# If $G$ is an Abelian group , and it has subgroups $|A|$ and $|B|$ that aren't relatively prime (its means they have mutual divisor). what is $|AB|$?

If $G$ is Abelian, and it has subgroups $|A|$ and $|B|$ aren't relatively prime (its means they have mutual divisor). what is $|AB|$?

NOTE: I succeeded in proving that if $|A|$ and $|B|$ were relatively prime (which means that $gcd (|A|,|B|)=1)$ then $|AB|=|A||B|$. now im stuck at this one, any kind of help would be appreciated.

It depends on whether $A$ and $B$ have any elements in common (it's not enough to know just the numbers $|A|$ and $|B|$). The general result is $$|AB| = \frac{|A|\cdot |B|}{|A\cap B|}$$ This is true even for non-abelian $G$, although in that case $AB$ need not be a subgroup, but rather just the set $\{ab\mid a\in A, b \in B\}$.

Note that $A\cap B$ is a subgroup of both $A$ and $B$, so if $|A|$ and $|B|$ are coprime, then by Lagrange's theorem we must have $|A\cap B| = 1$ and we recover your result.

• what is the name of this formula? and how can I find its proof ? – F1sargyan Apr 15 '16 at 15:24
• @F1sargyan Google "product of subgroups" and you should get a few results. I don't think it has a name as such, though. A proof can be found here. – Arthur Apr 15 '16 at 15:27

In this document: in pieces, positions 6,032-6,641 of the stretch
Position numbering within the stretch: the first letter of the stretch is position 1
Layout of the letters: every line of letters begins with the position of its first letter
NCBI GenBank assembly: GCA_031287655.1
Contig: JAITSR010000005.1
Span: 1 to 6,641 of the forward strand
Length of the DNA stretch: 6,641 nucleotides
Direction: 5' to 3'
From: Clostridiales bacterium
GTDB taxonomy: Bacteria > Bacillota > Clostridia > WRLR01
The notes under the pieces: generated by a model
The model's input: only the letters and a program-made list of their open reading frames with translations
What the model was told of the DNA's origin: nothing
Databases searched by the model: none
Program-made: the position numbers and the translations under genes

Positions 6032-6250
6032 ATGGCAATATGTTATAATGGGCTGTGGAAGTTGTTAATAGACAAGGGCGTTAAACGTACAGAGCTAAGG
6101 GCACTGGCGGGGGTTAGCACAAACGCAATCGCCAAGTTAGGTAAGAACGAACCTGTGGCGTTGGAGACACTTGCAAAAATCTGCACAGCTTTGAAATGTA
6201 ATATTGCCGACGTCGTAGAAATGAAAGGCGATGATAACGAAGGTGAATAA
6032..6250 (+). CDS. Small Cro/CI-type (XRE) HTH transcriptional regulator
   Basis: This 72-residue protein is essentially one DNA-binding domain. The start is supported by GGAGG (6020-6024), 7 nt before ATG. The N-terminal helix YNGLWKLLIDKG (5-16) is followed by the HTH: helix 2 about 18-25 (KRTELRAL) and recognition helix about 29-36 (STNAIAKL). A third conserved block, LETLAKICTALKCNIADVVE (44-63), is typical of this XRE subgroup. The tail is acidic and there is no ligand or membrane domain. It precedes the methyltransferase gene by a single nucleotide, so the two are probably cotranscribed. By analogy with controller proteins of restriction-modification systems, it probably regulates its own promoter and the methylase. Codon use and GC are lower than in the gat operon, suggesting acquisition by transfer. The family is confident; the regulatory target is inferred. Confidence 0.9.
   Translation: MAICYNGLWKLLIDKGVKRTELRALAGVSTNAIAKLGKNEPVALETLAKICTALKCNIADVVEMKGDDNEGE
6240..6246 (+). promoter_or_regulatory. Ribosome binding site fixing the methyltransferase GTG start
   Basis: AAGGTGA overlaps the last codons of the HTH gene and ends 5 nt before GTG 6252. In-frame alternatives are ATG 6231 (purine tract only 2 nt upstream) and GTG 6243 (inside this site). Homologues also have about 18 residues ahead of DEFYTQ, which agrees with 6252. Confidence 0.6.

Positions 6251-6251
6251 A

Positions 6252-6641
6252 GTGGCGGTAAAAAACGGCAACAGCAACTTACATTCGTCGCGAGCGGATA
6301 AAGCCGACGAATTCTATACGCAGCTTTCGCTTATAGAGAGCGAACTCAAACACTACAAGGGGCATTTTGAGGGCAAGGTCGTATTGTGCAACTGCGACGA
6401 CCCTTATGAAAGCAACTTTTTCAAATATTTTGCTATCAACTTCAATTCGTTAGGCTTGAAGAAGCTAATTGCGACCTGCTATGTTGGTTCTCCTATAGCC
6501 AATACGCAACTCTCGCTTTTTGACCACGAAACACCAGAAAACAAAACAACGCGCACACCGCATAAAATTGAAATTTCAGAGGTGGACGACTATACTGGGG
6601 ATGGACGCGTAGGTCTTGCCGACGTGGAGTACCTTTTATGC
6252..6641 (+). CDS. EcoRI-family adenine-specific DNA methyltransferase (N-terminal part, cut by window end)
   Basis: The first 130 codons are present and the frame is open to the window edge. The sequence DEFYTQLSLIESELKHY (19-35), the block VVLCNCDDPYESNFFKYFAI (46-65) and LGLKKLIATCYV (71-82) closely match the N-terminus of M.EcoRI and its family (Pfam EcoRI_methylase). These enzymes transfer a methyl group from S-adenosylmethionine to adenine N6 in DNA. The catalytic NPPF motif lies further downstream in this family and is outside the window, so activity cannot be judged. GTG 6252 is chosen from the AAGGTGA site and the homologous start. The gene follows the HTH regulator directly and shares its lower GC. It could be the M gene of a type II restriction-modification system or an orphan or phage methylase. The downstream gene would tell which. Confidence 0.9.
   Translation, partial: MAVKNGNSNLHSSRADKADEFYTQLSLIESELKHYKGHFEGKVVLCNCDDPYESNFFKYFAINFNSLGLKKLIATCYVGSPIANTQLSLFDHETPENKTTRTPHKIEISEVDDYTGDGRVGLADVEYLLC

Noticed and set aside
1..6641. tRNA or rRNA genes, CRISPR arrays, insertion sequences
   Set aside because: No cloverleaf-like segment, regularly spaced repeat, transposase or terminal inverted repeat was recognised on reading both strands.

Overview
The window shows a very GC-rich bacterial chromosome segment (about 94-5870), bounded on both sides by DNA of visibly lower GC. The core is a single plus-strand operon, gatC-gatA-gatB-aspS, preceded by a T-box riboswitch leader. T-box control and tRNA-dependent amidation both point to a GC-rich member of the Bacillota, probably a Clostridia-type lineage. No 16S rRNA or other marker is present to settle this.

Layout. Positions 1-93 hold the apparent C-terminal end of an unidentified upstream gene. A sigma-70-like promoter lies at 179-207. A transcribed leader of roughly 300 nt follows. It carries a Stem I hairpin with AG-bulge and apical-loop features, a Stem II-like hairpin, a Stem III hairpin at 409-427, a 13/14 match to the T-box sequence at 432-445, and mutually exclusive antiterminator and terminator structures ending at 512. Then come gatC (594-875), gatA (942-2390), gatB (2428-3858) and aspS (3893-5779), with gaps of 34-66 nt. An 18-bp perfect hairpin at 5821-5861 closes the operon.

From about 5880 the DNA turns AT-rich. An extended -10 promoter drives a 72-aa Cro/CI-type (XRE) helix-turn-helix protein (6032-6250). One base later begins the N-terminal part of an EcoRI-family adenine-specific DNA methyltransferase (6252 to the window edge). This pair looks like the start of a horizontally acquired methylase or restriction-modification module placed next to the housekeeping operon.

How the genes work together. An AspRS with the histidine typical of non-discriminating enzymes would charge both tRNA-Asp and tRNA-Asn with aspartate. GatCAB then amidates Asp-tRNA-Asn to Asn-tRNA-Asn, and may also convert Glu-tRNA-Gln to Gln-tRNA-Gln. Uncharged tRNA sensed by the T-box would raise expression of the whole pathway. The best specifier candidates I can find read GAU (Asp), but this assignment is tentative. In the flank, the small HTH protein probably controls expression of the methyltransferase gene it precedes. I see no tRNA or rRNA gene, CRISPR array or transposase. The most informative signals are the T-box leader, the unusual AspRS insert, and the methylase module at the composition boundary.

Since $G$ is abelian, the map $\mu\colon A\times B\to AB$ defined by $(a,b)\mapsto ab$ is a (surjective) group homomorphism, so $$A\times B/\ker\mu \cong AB$$ So all you need to compute is $|\ker\mu|$. Now $(a,b)\in\ker\mu$ if and only if $b=a^{-1}\in A\cap B$. So…

We have for every finite group $G$, and subgroups $A$ and $B$ the following formula:

$$|AB|=\frac{|A|\cdot |B|}{A\cap B}.$$ Here $AB$ is a subgroup of $G$ if and only if $AB=BA$. If $|A|$ and $|B|$ are coprime then $|A\cap B|=1$ by Lagrange. If not, then $|AB|$ is just a divisor of $|A|\cdot |B|$, but need not be equal.

• But I said that they aren't coprime! – F1sargyan Apr 15 '16 at 15:22
• what is the name of this formula? and how can I find its proof ? – F1sargyan Apr 15 '16 at 15:24
• I did not say that they must be coprime. The formula is proved in many books on group theory. – Dietrich Burde Apr 15 '16 at 15:27